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1st October
2018

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MatPlus.Net Forum General New ideas for solvers in Ohrid
 
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(1) Posted by Andrey Selivanov [Tuesday, Sep 11, 2018 20:15]

New ideas for solvers in Ohrid


An interesting novelty was applied by the Director of 42th the world championship in Ohrid. In a H#5.5 speed instead of the 3 solutions was actually 4 solutions. This result gives any program for the solution.
I think that such a problem cannot participate in competitions and it should be excluded.
Интересную новинку применил директор чемпионата мира по решению в Охриде. В кооперативном мате в 5,5 хода вместо 3 решений, на самом деле было 4 решения. Такой результат дает любая программа для решения. Я думаю, что такая задача не может участвовать в соревнованиях и она должна быть исключена.
 
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(2) Posted by Nikola Predrag [Tuesday, Sep 11, 2018 22:36]

Andrey, computer is only a helpful machine. Human mind is relevant for the interpretation of the computer's result.
For the correct interpretation we should apply the rules. I hope the Codex is clear about that h#5.5.
 
 
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(3) Posted by Andrey Selivanov [Wednesday, Sep 12, 2018 03:37]; edited by Andrey Selivanov [18-09-12]

Yes. Nikola!
6.2. RULES FOR THE WORLD (EUROPEAN) CHAMPIONSHIP IN SOLVING OF CHESS PROBLEMS (WCSC/ECSC) WFCC. (from Kodex)
"The selected problems should show a clear theme and a good level of quality and difficulty".
Solution in H$5,5 a) 1...Tg3+ 2.Kh1 c4 3.Ld4 cxd5 4.Lg1 dxc6 5.Tb7+ cxb7 6.Lh2 bxa8=D,L#
Meet the criteria of the codex? is it one or 2 solutions?
a1) 1...Tg3+ 2.Kh1 c4 3.Ld4 cxd5 4.Lg1 dxc6 5.Tb7+ cxb7 6.Lh2 bxa8=D#
a2) 1...Tg3+ 2.Kh1 c4 3.Ld4 cxd5 4.Lg1 dxc6 5.Tb7+ cxb7 6.Lh2 bxa8=L#
If it's a dual, then the solution is not clean.
 
   
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(4) Posted by Kostas Prentos [Wednesday, Sep 12, 2018 07:59]

Article 13 of the Codex (about Unsound Chess Compositions), paragraph 2 is as follows:

Help-play compositions are unsound also if they are dualized, except that in the final move a promotion into different pieces having partially the same power (for example queen/rook or queen/bishop) may be tolerated.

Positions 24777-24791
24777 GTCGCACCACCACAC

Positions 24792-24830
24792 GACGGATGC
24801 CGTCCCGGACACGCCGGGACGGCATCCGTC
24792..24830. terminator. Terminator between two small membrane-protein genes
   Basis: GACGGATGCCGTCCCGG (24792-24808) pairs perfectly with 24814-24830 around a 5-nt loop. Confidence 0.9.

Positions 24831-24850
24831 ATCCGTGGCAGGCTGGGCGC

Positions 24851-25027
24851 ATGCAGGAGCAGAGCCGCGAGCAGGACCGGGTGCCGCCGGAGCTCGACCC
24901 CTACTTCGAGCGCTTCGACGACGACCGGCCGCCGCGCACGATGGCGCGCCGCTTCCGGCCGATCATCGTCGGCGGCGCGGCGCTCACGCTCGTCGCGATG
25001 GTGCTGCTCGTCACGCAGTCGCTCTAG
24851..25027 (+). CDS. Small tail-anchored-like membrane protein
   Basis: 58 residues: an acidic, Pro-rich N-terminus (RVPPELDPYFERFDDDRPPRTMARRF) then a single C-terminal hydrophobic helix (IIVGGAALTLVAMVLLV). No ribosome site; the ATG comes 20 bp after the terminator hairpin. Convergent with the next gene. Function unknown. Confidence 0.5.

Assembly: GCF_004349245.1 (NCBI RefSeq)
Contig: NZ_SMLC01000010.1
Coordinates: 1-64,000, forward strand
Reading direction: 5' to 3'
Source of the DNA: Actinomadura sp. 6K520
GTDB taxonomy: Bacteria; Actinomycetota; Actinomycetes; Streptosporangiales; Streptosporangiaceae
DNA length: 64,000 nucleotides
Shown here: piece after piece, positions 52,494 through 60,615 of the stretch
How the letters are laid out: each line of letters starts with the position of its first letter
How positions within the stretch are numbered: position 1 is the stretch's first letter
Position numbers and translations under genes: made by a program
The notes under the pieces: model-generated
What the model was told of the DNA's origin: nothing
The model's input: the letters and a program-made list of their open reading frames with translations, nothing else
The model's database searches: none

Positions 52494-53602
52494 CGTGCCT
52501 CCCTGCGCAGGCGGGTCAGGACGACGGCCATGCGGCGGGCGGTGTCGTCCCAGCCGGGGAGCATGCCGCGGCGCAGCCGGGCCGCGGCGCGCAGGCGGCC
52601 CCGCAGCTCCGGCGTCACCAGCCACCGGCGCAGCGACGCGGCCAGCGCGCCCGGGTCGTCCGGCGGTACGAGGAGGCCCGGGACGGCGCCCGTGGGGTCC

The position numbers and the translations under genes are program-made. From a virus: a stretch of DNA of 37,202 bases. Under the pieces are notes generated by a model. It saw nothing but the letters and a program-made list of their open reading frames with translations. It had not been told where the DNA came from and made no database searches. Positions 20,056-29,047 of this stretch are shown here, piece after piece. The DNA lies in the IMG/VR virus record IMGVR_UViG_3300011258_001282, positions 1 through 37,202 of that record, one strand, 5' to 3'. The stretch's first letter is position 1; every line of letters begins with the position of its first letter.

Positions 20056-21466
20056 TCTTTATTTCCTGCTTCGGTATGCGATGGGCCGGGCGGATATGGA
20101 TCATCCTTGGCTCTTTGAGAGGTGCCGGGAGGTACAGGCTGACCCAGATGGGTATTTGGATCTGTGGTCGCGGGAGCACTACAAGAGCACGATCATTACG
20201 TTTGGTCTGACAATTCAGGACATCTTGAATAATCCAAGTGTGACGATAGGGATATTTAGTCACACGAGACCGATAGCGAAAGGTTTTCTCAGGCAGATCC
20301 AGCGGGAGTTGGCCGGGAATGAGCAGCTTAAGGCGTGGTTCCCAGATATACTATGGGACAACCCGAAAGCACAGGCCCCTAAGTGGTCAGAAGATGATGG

So, this dual may be tolerated, but the tolerance level is different for each one of us. Personally, I would avoid it by all means in my own compositions, but others might not. However, I would not count this dual as a new solution, as Andrey suggests. So, imho, the problem in question has 3 solutions, not 4. If the dual can be tolerated in composing tourneys, then it can certainly be tolerated in solving tourneys, despite the rules to solving directors.
 
   
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(5) Posted by Andrey Selivanov [Wednesday, Sep 12, 2018 08:49]

Yes, when composing a problem, such a dual is allowed, but does not add quality to the content of the problem. And in solving competitions the Director shouldn't give such problems!
For example, the solver will indicate two such solutions.
 
   
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(6) Posted by Nikola Predrag [Wednesday, Sep 12, 2018 10:31]

The point is that the "opinion" of a solving program IS NOT acceptable as an argument. Program can't understand that it is ONLY ONE SOLUTION with a dual.
Does anyone (human) think seriously that Loyd's Excelsior has two main variations (one ending 5.bxa8Q#? and the other 5.bxa8B#)?

But indeed, in some tourneys, there have been much bigger troubles with the quality of problems for solving, especially with studies.
 
   
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(7) Posted by Georgy Evseev [Wednesday, Sep 12, 2018 12:44]

Fortunately, the problem in question had twins, which generally makes the current dispute meaningless.
Nevertheless, I agree that such problems should be avoided.

There is also another issue: are twins really allowed?

I am not sure that they satisfy the following rules paragraph:
7.1. The problems to be solved must be presented on printed diagrams.
 
   
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(8) Posted by Juraj Lörinc [Wednesday, Sep 12, 2018 19:42]

I see plague of literally literal reading of rules has already spread from some legal systems to chess composition. Well, unless some of the questions posed are meant as irony...